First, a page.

Thus Spoke Zarathustra | Study Guide

Friedrich Wilhelm Nietzsche

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Thus Spoke Zarathustra | Symbols



Animals play an important role in the way Zarathustra expresses his ideas to himself and to others willing to listen to him. For the most part, Zarathustra attributes human characteristics and motives to animals by way of illustrating some of his most important issues on deceit, revenge, and the metamorphosis of the spirit. Other than the adder, only Zarathustra's companions of the eagle and the serpent are enabled with human speech. It can be taken that these animals represent Zarathustra's musings in his solitude in contrast to his teachings when he is in the company of other people.

  • Birds figure prominently throughout Zarathustra's discourses. His eagle is described as "the proudest animal under the sun" in the Prologue. While the "flightiness" of birds is an image of women, as presented in Chapter 14: On the Friend, flights of birds reference hope for the hero in Chapter 8: On the Tree on the Mountainside.
  • The camel symbolizes the first transformation of the spirit in Chapter 1: On the Three Metamorphoses. Zarathustra states, "That would bear much takes upon itself: like the camel that, burdened, speeds into the desert."
  • The cat is described as an untrustworthy creature of deception, similar to women. Zarathustra tells his listeners in Chapter 14: On the Friend that women cannot be trusted in friendship because they "are still cats and birds."
  • The tarantula is described as a symbol of revenge against anyone who is beyond their equal in Zarathustra's speech in Chapter 29: On the Tarantulas. He addresses this creature by saying, "Revenge sits in your soul: wherever you bite, black scabs grow; your poison makes the soul whirl with revenge."
  • The lion represents the will and the courage to act upon the will. As the second transformation of the spirit, described in Chapter 1: On the Three Metamorphoses, Zarathustra says the transitional spirit "becomes a lion who would conquer his freedom and be master in his own desert."
  • Flies represent noisy crowds in public places. Chapter 12: On the Flies of the Marketplace presents Zarathustra's speech about the multitudes of little people there as "the buzzing of the poisonous flies." Zarathustra urges his listeners to leave for solitude as he tells them, "It is not your lot to shoo flies."
  • The serpent appears in Zarathustra's Prologue to symbolize a mystic wisdom that defies education. Zarathustra describes this animal companion as "the wisest animal under the sun."


Blood is a powerful symbol of both life and death in the struggle to realize either private or public power. Nietzsche uses blood to compare and contrast the condemned criminal and the judge who sentences him to death. Given the description of Chapter 6: On the Pale Criminal, it appears the person is pale from lack of blood, since "he was equal to his deed when he did it; but he could not bear its image after it was done." Zarathustra addresses those who condemn the criminal through the image of the criminal's act as "you, red [with blood] judge, if you were to tell ... all that you have ... done ... everyone would cry, 'Away with this ... this poisonous worm!'"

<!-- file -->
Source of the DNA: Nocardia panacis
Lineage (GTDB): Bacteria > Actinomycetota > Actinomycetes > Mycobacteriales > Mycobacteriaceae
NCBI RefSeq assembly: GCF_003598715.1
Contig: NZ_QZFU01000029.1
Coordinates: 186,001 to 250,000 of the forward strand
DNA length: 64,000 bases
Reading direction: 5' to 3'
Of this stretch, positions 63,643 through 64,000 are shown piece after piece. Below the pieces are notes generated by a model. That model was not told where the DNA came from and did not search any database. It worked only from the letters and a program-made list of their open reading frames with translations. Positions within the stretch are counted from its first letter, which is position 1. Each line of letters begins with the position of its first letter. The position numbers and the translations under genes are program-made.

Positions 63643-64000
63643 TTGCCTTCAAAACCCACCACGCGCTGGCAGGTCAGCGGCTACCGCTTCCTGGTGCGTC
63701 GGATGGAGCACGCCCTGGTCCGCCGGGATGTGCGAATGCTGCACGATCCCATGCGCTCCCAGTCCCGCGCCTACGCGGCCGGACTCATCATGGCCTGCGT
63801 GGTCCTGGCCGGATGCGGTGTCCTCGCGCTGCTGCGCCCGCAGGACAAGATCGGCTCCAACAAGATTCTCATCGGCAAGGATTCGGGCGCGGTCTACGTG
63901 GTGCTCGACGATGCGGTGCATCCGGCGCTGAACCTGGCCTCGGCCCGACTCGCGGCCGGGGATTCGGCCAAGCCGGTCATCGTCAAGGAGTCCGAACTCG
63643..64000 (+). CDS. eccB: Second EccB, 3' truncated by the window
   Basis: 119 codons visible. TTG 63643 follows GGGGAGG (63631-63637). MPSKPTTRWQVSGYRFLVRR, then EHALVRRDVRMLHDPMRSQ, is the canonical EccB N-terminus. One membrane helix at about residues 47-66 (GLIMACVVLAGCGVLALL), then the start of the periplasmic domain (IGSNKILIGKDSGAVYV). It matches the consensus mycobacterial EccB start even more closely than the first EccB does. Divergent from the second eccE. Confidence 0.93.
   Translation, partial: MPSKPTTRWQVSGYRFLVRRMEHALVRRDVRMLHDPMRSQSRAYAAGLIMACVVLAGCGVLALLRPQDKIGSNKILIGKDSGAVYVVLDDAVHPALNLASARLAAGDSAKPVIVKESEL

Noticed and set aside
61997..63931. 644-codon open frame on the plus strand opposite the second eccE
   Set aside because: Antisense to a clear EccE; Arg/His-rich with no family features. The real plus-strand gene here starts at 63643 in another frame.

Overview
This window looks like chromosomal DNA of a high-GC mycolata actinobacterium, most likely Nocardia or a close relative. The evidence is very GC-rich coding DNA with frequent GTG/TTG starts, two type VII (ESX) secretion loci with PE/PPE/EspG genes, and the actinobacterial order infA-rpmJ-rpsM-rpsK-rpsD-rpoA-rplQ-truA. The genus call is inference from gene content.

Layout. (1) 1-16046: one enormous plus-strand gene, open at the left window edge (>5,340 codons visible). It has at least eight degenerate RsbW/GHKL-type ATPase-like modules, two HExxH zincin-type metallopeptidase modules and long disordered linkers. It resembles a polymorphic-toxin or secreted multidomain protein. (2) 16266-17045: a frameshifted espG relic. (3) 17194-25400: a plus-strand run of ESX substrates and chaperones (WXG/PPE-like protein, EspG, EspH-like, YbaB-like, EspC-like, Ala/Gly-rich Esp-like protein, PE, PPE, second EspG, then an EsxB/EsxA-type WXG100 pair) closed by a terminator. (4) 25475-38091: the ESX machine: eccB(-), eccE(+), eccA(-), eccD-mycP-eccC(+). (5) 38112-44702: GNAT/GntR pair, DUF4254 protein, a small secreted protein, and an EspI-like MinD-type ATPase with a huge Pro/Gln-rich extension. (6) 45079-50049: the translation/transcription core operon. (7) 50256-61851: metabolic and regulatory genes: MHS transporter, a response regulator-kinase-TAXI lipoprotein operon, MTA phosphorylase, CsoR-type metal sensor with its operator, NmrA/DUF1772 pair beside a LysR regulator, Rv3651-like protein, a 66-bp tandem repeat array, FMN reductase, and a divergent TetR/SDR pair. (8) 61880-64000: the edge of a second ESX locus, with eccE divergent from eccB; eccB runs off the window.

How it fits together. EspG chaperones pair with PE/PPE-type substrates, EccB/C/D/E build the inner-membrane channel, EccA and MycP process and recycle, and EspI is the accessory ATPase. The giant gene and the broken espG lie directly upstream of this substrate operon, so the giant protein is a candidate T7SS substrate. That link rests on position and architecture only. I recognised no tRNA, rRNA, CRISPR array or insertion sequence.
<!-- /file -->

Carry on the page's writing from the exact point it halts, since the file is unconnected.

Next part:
The association of blood with public and private revenge is further amplified in Chapter 26: On Priests in which Zarathustra says, "They wrote signs of blood on the way they walked ... But ... blood poisons ... the purest doctrine and turns it into ... hatred of the heart."


A bridge in Thus Spoke Zarathustra represents a crossing over from one identity or state of being into another. Zarathustra states in Chapter 29: On the Tarantulas, "For that man be delivered from revenge, that is for me the bridge to the highest hope, and a rainbow after long storms." It is possible that this symbol of passing from one ground to another via a bridge was taken by Nietzsche from the teachings of the Iranian prophet Zoroaster (also named Zarathustra). The Gathas, a collection of hymns attributed to Zoroaster, deal with the separation of good from bad people who, upon death, must "pass over the Bridge of the Requiter" in order to come to judgment, whereupon they are separated to either dwell in "the kingdom of everlasting joy and delight" or be "consigned to the regions of horror and darkness."


Figs are representations of what the disciple thirsts for from the spiritual master. Zarathustra tells his disciples in Chapter 24: Upon the Blessed Isles, "Thus, like figs, these teachings fall to you, my friends; now consume their juice and their sweet meat." In this way, Zarathustra urges his disciples/brothers to enjoy the "flavor" of his teachings as if their spirits had been starving for a long time and then suddenly were able to enjoy what the world at large had been scarce in providing them. The gift of this sweetness is to be savored in the time it has been received and remembered, however, because what Zarathustra has to offer falls like ripe figs at a certain and limited time. At least twice in Thus Spoke Zarathustra he sends his disciples/brothers away from him so that each one of them can keep for himself what he has received and use it to realize the metamorphosis of his own spirit.

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